Have yourself a merry little Christmas
Here at HETAS we want to ensure you have a safe and enjoyable festive period with your family and friends. Here are some of our top festive tips to help you along the way, including getting your chimney swept and checking smoke and CO alarms.
Carbon Monoxide (CO) is an extremely poisonous gas that can be present in the fumes from the combustion of fuel’s which aren’t burnt under the correct conditions. Fuels such as gas, oil, solid mineral fuel and biomass all have the potential to emit CO. The gas cannot be seen, smelled or tasted making it difficult to detect.
Every Tuesday we support the #testittuesday initiative encouraging everyone to check their smoke alarms and carbon monoxide alarms.
Head over to the HETAS Facebook page for regular tips and advice.
CO alarms must be in a permanent, fixed position and located in the same room as the appliance, as per Approved Document J of the Building Regulations. The handy picture below identifies the best position for a CO alarm.
Make sure you are aware of the signs of symptoms of carbon monoxide poisoning, our advice page has some useful tips.
We have seen it so many times, a pile of logs stacked neatly next to a stove. This can be very dangerous and has led to firewood igniting before it’s even made it into the stove.
As recently as last weekend we were informed of a fire caused by logs being stored too close to a wood burning stove. Click here to find out more.
Earlier this year, logs stored next to a stove ignited and caused a house fire. Read the full article in the Dorset Echo.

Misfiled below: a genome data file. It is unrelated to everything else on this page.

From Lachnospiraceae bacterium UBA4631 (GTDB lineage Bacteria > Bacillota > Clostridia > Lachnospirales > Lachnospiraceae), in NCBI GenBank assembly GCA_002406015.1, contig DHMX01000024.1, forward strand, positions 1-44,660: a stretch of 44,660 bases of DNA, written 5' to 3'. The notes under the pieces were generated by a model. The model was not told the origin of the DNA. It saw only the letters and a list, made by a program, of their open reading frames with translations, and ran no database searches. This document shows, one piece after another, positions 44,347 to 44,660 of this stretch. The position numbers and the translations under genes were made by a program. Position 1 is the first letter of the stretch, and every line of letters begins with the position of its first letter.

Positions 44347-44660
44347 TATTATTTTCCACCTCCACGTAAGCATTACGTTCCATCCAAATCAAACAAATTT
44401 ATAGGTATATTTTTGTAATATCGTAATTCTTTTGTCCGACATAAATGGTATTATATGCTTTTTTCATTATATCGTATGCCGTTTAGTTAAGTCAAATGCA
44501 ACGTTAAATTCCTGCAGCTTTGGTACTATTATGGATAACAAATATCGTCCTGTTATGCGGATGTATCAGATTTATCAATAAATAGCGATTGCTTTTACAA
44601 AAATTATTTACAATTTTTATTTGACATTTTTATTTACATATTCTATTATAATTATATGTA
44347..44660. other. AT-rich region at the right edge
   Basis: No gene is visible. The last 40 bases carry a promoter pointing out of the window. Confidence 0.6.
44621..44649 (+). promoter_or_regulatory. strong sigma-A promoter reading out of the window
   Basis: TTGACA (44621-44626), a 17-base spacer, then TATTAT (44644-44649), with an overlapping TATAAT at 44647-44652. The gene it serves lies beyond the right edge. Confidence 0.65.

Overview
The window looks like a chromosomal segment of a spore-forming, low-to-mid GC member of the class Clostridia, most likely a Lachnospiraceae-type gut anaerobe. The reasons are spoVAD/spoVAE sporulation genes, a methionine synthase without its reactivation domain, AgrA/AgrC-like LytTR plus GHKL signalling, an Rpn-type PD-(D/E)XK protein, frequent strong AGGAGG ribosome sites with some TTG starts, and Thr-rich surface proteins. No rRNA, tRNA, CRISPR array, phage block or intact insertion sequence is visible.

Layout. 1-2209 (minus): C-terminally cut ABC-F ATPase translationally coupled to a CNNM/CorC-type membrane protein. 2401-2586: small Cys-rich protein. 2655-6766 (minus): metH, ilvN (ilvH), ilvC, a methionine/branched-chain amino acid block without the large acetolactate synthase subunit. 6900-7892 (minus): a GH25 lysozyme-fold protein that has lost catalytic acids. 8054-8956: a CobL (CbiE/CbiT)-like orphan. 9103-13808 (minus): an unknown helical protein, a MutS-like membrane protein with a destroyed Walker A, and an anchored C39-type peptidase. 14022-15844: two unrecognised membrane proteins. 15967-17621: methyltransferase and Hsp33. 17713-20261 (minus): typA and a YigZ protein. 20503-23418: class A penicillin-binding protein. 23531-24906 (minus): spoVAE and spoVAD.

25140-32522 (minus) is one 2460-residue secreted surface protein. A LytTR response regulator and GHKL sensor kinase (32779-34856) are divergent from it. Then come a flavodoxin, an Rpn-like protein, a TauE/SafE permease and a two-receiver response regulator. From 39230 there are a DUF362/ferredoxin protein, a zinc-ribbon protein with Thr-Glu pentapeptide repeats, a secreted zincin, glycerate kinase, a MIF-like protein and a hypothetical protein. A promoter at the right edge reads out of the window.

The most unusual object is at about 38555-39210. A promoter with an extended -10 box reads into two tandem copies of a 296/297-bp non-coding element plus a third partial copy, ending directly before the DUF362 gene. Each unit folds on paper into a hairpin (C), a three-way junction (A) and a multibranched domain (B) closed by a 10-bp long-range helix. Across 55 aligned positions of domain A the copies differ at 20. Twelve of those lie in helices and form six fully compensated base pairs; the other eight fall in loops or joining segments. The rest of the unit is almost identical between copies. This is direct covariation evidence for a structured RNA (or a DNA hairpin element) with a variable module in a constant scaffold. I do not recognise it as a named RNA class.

Where is your firewood stored? Make sure you keep your firewood a safe distance from the stove.
As the story above highlighted, an unattended stove can have dangerous consequences. Never leave a stove unattended and make sure the fire has been put out before you head off to bed or leave the house.
You might also have family visiting with younger children or elderly who might not be used to a stove. If the stove is lit, ensure the use of a fireguard.
Bin that ash
Hot and cooling ashes can be a fire and carbon monoxide hazard. Make sure that you leave sufficient time after a fire to let the ash cool and keep the door to the stove closed. Ensure that all disposing of ash is done so with the correct equipment, such as safety gloves. Use a galvanised steel or metal ash can or bucket that can be sealed to collect all the unwanted ash. Take your time to remove the ashes to avoid any ash spreading across your room. Slowly transport the container outside of your house and dispose of in a designated area. Do not allow ash to collect in the bucket inside your house for any period of time.
Take a read of our full article on stove ash at https://www.hetas.co.uk/safe-disposal-of-ash-from-your-stove/